@Override
        public void execute(JobExecutionContext jobExecutionContext) throws JobExecutionException {

            try {
                Connection connection = factory.newConnection();
                Channel channel = connection.createChannel();
                String queueName = "work-queue-1";
                Map<String, Object> params = new HashMap<String, Object>();
                params.put("x-ha-policy", "all");
                channel.queueDeclare(queueName, true, false, false, params);

                String msg = "Sent at:" + System.currentTimeMillis();
                byte[] body = msg.getBytes("UTF-8");
                channel.basicPublish("", queueName, MessageProperties.PERSISTENT_TEXT_PLAIN, body);
                logger.info("Message Sent: " + msg);
                connection.close();
            }
            catch (Exception e) {
                logger.error(e.getMessage(), e);
            }

        }

    }

}

In this example every time the HelloJob is executed it adds a message onto a RabbitMQ message queue simply containing a String with the time the String was created. Running the updated SchedulerMain should add a new message to the queue every 5 seconds.

Processing jobs

Next, create a Java application that will pull messages from the queue and handle them. This application will also use the RabbitFactoryUtil to get a connection to RabbitMQ from the CLOUDAMQP_URL environment variable. Here is the WorkerMain class from the WorkerMain.java file in the example project:

package com.heroku.devcenter;


import com.rabbitmq.client.Channel;
import com.rabbitmq.client.Connection;
import com.rabbitmq.client.ConnectionFactory;
import com.rabbitmq.client.QueueingConsumer;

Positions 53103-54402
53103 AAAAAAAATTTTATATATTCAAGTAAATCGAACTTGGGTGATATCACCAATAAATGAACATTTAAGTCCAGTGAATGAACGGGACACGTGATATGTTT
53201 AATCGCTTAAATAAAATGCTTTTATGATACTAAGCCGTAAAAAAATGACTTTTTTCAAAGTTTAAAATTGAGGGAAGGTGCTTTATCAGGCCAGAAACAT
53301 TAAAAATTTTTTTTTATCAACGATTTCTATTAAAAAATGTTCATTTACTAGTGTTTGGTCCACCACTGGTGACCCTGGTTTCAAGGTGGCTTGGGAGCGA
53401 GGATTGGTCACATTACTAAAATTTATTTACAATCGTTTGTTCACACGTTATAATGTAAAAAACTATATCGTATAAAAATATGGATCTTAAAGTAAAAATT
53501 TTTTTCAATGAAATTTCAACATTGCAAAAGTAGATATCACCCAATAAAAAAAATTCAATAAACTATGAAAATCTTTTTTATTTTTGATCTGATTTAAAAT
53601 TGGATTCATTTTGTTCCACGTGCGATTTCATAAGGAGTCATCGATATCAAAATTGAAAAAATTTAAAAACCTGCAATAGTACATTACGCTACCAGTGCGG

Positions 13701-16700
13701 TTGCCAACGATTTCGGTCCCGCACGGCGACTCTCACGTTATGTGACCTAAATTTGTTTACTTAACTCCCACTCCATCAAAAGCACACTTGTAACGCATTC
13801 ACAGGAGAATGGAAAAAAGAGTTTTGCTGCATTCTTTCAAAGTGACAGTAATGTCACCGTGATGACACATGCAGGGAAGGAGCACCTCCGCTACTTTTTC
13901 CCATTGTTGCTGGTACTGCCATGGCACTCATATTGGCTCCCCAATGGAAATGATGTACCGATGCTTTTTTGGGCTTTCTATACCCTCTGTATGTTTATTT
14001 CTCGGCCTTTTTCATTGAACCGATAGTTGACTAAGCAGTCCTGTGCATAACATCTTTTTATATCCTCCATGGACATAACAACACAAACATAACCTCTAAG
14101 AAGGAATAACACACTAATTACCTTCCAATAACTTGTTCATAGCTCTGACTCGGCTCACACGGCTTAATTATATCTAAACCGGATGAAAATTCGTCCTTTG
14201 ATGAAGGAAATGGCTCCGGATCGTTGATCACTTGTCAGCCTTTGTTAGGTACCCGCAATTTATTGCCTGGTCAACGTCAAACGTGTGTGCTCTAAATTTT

import org.slf4j.Logger;
import org.slf4j.LoggerFactory;

import java.util.Collections;
import java.util.HashMap;
import java.util.Map;

public class WorkerMain {

    final static Logger logger = LoggerFactory.getLogger(WorkerMain.class);

    public static void main(String[] args) throws Exception {

        ConnectionFactory factory = new ConnectionFactory();
        factory.setUri(System.getenv("CLOUDAMQP_URL"));
        Connection connection = factory.newConnection();
        Channel channel = connection.createChannel();
        String queueName = "work-queue-1";
        Map<String, Object> params = new HashMap<String, Object>();
        params.put("x-ha-policy", "all");
        channel.queueDeclare(queueName, true, false, false, params);
        QueueingConsumer consumer = new QueueingConsumer(channel);
        channel.basicConsume(queueName, false, consumer);

        while (true) {
            QueueingConsumer.Delivery delivery = consumer.nextDelivery();
            if (delivery != null) {
                String msg = new String(delivery.getBody(), "UTF-8");
                logger.info("Message Received: " + msg);
                channel.basicAck(delivery.getEnvelope().getDeliveryTag(), false);
            }
        }

    }

}

This class simply waits for new messages on the message queue and logs that it received them. You can run this example locally by doing a build and then running the WorkerMain class:

$ mvn package
$ java -cp target/classes:target/dependency/* com.heroku.devcenter.WorkerMain

You can also run multiple instances of this example locally to see how the job processing can be horizontally distributed.

Running on Heroku

Now that you have everything working locally you can run this on Heroku. First declare the process model in a new file named Procfile containing: